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Hong Kong water is great for your wellbeing 

A groundbreaking study has revealed how spending time in and around Hong Kong's harbours, coastlines and beaches is linked to better health and wellbeing, especially for older adults.

I grew up in Hong Kong and can personally attest that its waters aren't the cleanest. It wasn't unusual to find yourself kicking at at plastic bags or brushing past pieces of polystyrene as you swam. Having said that, I did take a dip at Repulse Bay last year and was surprised at the relative cleanliness of the beach. 

There were plenty of fit and healthy swimmers in the water, diving off pontoons or working out in the sand. The beach lifestyle was alive and well. 

As someone who enjoys being in the water and has spent plenty of time swimming at Hong Kong's beaches, I was drawn to a new piece of research that considered the health benefits of the South China Sea. 

The study, published in Health and Place, is believed to be the first of its kind to be conducted in Asia, and in a city as large as Hong Kong anywhere in the world. The research is the result of a collaboration between the Chinese University of Hong Kong (CUHK) and the University of Exeter in the UK, as part of the Joint Centre for Environmental Sustainability and Resilience (ENSURE).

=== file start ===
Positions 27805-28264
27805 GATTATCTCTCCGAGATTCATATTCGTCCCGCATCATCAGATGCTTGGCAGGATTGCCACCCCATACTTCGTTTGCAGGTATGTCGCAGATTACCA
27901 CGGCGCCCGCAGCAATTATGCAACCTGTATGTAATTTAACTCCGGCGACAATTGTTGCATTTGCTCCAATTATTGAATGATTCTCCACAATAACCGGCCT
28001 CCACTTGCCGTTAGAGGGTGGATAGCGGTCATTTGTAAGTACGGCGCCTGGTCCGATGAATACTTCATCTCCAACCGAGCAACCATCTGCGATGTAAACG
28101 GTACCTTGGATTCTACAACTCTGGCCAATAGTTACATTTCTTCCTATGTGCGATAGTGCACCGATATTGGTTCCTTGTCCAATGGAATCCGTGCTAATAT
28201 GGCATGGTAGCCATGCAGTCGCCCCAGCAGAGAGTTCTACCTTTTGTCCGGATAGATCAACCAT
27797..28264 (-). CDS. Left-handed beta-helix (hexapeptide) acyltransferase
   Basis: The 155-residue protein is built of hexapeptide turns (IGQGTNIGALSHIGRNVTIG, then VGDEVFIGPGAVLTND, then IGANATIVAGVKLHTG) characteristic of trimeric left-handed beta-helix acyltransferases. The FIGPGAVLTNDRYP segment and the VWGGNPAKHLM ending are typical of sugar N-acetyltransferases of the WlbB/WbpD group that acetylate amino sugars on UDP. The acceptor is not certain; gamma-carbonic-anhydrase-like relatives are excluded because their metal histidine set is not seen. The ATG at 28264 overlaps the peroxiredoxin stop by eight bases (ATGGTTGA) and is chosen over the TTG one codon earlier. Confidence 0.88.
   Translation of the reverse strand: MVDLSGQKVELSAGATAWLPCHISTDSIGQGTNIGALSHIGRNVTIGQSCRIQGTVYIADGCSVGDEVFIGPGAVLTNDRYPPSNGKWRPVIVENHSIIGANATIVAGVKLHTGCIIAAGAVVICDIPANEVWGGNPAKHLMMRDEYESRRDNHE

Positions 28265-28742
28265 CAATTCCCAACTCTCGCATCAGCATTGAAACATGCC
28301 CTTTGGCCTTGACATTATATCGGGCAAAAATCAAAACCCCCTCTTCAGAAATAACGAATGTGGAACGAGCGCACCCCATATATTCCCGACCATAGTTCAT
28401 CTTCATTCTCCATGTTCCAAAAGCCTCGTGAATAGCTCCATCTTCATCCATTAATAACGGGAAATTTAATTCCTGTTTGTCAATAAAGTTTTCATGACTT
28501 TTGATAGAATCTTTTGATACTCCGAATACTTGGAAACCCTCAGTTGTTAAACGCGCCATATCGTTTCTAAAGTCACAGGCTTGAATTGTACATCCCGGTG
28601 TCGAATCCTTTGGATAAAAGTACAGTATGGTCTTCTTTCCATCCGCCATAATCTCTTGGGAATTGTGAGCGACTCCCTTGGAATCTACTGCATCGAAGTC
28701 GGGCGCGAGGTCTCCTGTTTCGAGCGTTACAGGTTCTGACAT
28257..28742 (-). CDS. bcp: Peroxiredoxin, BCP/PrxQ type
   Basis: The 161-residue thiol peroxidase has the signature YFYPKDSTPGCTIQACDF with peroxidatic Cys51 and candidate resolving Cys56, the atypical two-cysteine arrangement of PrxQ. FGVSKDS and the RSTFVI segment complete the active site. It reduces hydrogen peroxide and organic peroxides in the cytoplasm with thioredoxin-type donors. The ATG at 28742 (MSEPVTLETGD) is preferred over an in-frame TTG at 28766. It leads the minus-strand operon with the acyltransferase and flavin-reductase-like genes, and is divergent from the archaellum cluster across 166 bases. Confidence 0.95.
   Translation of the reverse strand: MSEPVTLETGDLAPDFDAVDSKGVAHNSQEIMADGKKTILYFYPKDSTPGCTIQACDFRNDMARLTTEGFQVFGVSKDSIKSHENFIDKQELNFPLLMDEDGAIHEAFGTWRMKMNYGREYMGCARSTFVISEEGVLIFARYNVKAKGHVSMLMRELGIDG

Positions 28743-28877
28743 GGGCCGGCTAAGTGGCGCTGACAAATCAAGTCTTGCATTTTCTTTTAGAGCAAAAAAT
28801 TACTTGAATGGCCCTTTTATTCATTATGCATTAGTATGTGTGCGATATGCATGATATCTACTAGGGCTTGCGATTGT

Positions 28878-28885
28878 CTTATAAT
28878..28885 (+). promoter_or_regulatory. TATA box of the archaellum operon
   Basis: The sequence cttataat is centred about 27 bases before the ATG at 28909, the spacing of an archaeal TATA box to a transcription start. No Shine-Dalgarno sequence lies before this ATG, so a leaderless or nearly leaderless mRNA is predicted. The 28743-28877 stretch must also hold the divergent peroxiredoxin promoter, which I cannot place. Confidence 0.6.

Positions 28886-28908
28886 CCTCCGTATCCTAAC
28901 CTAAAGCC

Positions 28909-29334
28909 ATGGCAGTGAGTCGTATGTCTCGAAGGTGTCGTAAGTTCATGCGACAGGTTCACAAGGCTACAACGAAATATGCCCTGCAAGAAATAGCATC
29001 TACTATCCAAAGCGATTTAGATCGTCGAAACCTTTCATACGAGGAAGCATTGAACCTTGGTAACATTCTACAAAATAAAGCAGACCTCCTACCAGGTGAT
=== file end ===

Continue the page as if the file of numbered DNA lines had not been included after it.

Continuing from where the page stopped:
The team found that local residents with a view of the water from their home reported better health.

Meanwhile, those who regularly visit such environments in their free time reported higher wellbeing and had a lower risk of depression.

Lead CUHK researcher Professor Martin Wong and his team surveyed 1,000 people visiting a cancer screening centre linked to the Jockey Club School of Public Health and Primary Care. The nature of the screening meant that 80 per cent of respondents were aged over 50. They asked participants questions about their contact with the sea and other water bodies, as well as their health and wellbeing.

"Our evidence suggests that Hong Kong's harbours, beaches and other natural blue spaces could be an important public health resource, at least for older residents. We found that people with a view of these environments reported better health, while those who visited regularly reported better wellbeing," Dr Jo Garrett, from the University of Exeter, said .

"We can't yet say that the contact with blue spaces caused this improvement – however we accounted for factors such as income and age, so we're confident in our results."

The researchers found that people were more likely to visit Hong Kong's blue spaces if they lived within a 10-15-minute walk and felt there were good facilities and wildlife to see. Visiting for at least an hour or more, and engaging in higher-intensity activities while there, were also linked to higher wellbeing.
CUHK's professor Martin Wong said the study contributes to a growing body of evidence worldwide suggesting that contact with blue spaces benefits human health and wellbeing. 

"The study could help shape preservation efforts, and future programmes to encourage people to optimise the potential benefits of experiencing their natural water environments, both here in Hong Kong and globally. We're now engaged in research with our Exeter colleagues to see if these findings are replicated globally."

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“Kindness is the language that the deaf can hear and the blind can see.” – Mark Twain